SchoolArts Magazine

AUG-SEP 2013

SchoolArts is a national art education magazine committed to promoting excellence, advocacy, and professional support for educators in the visual arts since 1901.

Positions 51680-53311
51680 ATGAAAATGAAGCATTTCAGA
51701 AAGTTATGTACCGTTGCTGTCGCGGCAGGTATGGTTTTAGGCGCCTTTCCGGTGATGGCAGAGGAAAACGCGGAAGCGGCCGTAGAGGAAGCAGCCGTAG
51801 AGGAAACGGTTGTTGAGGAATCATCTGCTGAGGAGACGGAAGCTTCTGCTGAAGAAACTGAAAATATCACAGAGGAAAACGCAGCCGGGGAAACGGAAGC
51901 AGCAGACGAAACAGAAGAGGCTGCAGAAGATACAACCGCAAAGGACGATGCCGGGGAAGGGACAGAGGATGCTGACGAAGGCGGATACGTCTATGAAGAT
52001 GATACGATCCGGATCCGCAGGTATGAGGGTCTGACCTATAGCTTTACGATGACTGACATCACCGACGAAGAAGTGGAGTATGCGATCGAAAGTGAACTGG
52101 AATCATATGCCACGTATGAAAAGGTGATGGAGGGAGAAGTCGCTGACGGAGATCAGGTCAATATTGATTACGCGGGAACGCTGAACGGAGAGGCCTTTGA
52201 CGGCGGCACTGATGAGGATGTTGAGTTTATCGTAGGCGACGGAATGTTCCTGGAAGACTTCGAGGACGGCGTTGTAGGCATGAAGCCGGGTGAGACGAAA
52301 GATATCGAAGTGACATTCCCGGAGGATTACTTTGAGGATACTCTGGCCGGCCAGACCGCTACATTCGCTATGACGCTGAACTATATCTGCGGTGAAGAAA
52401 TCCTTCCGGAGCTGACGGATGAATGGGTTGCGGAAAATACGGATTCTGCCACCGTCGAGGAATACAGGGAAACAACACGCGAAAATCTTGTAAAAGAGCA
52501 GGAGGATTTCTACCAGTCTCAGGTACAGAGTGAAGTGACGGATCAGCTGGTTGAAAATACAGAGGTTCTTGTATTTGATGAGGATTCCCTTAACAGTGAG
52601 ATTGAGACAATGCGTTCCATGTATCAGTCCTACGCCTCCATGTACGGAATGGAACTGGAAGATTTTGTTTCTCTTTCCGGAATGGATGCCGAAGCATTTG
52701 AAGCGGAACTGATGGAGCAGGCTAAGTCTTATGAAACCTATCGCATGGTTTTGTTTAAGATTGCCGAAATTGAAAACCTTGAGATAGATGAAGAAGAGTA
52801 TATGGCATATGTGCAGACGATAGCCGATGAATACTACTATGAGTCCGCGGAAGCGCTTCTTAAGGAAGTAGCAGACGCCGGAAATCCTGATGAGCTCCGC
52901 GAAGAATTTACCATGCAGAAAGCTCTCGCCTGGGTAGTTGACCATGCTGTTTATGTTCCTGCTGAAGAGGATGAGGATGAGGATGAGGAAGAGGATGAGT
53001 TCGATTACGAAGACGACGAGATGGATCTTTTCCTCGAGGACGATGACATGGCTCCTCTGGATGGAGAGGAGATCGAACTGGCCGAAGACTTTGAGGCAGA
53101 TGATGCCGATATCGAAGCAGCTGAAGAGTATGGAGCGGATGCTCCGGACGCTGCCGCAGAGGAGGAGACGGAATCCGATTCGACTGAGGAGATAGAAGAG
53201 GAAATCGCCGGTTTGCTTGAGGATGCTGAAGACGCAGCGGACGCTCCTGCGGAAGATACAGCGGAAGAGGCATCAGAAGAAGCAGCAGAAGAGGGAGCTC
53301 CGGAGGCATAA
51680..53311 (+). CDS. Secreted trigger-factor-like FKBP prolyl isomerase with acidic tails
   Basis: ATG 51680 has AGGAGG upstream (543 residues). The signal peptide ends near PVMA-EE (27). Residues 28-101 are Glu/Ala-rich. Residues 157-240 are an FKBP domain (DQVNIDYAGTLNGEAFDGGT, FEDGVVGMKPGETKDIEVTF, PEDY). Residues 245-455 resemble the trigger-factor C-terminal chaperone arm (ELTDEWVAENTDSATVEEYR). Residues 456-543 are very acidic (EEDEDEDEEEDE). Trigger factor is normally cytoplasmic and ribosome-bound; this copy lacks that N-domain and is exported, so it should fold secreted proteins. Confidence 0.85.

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Teach Color Theory in Blue + Red = Purple. Yellow + Blue = Green. Red + Yellow = Orange. Because Teacher's Choice® and Teacher's Palette® glazes fire true to their unfired color and are 100% intermixable, you can now use glaze to teach color theory and experiment with color effects. = + Mint Green Lemon Yellow 50/50 Mix Mix a primary color (yellow) and a secondary color (green) to create a tertiary color (yellow-green). Brick Red + white + black Add white or black to any color to create a tint or shade. 50/50 Mix = + Sky Blue Midnight Blue = + Midnight Blue Mix together two of the three primary colors (yellow, blue, red) to create secondary colors (green, purple, orange). Pig Pink 50/50 Mix Mix tints or shades of primary colors to affect the hue values of their secondary colors. Opacity is also a characteristic of color that you can explore in glaze. One coat of glaze makes transparent color that you can see through. (Three coats of glaze makes a solid opaque color.) Yellow to red colors are considered warm and appear to move forward from the background. Green to purple colors are regarded as cool and appear to recede. Mixing two complementary colors creates a neutral color. That neutral creates the illusion of a shadow between the two complementary colors.

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